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CONCEPT OF STATE AND GOVERNMENT IN ANCIENT INDIA

CONCEPT OF STATE AND GOVERNMENT IN ANCIENT INDIA

India is a federal state with a parliamentary form of government. It is governed under the 1949 constitution (effective since Jan., 1950). The president of India, who is head of state, is elected for a five-year term by the elected members of the federal and state parliaments; there are no term limits.


The kingdom of Magadha, ruled by Bimbisara, is the most powerful state in India. The Indian epic the Ramayana is composed by the sage Valmiki. The life of Siddhartha Gautama according to modern scholar consensus. Life of Indian Emperor Chandragupta, first ruler of the Mauryan Empire.




The three theories of origin of state in ancient India are as follows:

1. Social Contract Theory

2. Divine Origin Theory

3. Organic Theory.


The core issues in the study of political science are the state and the government. The institution of state is studied in relation to its origin, nature, aims and functions of the state in ancient India. The dawn of civilization was stated to have marked the beginning of the origin of state. The state in ancient India was considered necessary, for it ensures peace, order and happiness. It was a social organization with political power. However, ancient scholars were not unanimous in their opinion with regard to the origin of the state. According to some, state was the outcome of a contract mainly political in nature between the rulers and the ruled. They opine that prior to the origin of state there was something called a golden age, wherein the people enjoyed a life of peace, order, self-discipline and happiness. Similarly, several theories like force theory, patriarchal theory, matriarchal theory, divine origin theory and finally the evolutionary theory advanced the origin of the state.


Social Contract Theory:

The social contract theory, one of the common theories of the origin of state, believes that state is a result of a contract between the king and his subjects or representatives. The king, thus appointed, was expected to save the state and the subjects from external aggression and establish order and security within the state. However, the earliest Vedic works never stated that state was the result of a contract. But, they clarified that king was elected to wage a successful war against the demons.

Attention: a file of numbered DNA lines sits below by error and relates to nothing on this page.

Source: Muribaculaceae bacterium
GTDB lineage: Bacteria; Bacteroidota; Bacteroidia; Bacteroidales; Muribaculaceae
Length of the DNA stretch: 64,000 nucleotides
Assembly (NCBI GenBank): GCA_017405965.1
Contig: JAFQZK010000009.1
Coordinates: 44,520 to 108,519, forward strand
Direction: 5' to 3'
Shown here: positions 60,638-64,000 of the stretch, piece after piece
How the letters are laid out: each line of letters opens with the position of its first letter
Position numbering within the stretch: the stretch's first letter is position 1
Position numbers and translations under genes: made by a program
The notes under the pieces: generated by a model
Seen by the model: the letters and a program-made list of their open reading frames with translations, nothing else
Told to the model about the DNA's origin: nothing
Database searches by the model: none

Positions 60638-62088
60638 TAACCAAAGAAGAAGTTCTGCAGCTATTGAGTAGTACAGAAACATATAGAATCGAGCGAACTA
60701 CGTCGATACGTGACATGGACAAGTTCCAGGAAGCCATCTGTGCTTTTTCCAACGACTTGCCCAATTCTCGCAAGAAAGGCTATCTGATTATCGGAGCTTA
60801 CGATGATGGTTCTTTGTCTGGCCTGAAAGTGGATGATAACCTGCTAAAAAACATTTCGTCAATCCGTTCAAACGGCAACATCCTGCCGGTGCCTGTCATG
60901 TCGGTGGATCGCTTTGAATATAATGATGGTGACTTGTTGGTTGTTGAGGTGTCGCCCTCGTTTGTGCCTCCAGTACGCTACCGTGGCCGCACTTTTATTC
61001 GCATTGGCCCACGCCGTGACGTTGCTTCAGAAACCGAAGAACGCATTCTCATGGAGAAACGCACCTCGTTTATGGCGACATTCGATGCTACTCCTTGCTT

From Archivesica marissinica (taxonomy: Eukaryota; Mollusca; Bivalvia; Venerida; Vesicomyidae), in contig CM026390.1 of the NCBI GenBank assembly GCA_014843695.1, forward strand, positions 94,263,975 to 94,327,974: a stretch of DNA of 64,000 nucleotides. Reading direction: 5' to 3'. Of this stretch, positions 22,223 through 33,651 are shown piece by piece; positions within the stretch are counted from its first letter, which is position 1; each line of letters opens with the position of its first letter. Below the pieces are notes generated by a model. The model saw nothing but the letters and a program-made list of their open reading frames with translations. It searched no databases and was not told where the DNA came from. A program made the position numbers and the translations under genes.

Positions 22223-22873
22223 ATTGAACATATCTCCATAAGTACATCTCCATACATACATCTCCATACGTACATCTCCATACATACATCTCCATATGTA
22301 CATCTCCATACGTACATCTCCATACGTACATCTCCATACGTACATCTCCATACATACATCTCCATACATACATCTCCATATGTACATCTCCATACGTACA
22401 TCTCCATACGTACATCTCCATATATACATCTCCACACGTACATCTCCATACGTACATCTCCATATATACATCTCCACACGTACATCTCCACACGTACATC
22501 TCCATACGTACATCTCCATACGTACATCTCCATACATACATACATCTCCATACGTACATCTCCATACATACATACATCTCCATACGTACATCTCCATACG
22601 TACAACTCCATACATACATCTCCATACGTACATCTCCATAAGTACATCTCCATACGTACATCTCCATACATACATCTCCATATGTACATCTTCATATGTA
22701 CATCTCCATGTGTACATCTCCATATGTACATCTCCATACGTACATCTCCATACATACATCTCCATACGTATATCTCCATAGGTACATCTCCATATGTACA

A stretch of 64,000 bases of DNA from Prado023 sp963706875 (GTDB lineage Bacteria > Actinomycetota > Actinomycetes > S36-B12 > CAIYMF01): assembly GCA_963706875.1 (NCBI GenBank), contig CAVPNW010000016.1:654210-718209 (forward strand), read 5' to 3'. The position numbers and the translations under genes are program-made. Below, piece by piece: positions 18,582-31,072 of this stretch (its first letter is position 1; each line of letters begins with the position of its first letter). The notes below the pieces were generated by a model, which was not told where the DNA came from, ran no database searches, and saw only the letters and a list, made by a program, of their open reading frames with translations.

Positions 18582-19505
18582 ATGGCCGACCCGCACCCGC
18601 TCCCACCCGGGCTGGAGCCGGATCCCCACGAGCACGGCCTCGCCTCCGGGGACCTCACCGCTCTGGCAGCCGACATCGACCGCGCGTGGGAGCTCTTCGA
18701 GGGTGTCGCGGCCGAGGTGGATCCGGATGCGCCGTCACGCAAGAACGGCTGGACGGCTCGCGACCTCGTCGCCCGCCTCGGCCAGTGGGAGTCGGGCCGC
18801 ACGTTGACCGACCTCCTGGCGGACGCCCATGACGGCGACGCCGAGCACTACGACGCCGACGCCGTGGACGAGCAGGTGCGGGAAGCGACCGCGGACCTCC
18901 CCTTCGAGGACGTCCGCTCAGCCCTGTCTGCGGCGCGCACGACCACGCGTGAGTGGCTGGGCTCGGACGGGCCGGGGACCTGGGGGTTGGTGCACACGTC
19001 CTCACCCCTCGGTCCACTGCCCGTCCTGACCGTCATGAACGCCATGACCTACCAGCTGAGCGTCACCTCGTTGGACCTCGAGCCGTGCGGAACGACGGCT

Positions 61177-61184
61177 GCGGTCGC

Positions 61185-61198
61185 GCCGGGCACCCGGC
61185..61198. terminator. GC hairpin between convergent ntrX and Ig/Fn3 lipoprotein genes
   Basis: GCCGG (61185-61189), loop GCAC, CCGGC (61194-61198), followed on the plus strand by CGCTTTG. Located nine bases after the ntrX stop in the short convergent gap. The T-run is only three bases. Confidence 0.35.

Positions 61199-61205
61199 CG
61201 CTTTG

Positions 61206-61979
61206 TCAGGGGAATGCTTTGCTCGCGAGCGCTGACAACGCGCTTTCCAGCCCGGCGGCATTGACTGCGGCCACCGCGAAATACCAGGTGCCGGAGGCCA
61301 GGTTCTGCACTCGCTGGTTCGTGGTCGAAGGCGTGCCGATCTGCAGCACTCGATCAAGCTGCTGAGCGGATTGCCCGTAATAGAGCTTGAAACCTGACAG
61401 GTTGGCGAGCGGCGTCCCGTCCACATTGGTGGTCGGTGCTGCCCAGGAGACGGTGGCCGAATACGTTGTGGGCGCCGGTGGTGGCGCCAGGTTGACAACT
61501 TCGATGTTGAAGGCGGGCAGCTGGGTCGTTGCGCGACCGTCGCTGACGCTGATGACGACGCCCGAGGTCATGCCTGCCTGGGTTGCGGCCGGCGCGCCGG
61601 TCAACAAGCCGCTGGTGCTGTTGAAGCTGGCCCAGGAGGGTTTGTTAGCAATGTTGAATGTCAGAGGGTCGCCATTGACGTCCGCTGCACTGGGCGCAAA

Divine Theory:

The Divine theory of origin of kingship as well as the state was not widely acclaimed in the ancient Indian polity. The emperor, according to this theory, was a subordinate to law, which was made by the community and not him. The society as a whole was given greater importance than the king. The king was not allowed to act indiscriminately and was expected to act as a father to his subjects, and treat them with affection and kind­ness[35].


The Divine theory holds the vision that state is like an organism and that each department has a specific function to perform. The theory believes that the healthy functioning of the whole organism depends upon the healthy conditions of each part of the body or organism and its efficient performance.


The seven parts of the body, that is, state are the king or the sovereign, the minister, the territory and population, the fortified city or the capital, the treasury, the army, the friends and the allies. Among all the seven elements or parts, it is the king who is most important.


It was also stated in Manusamhita that ‘when the world was not without a king and dispersed in fear in all directions, the lord created a king for the protection of all. And because, he’s formed of fragments of all those gods, the king surpasses all other beings in splendor’.


Organic Theory:

Organic theory deals the view that state is like an organism and that each department has a definite role to execute. The theory deals that the healthy functioning of the whole organism depends upon the healthy conditions of each part of the body or organism and its efficient functioning. The seven parts of the body, likes state are the king or the sovereign, the minister, the territory and population, the fortified city or the capital, the treasury, the army, the friends and the allies. Among all the seven elements or parts, it is the king who is most significant.




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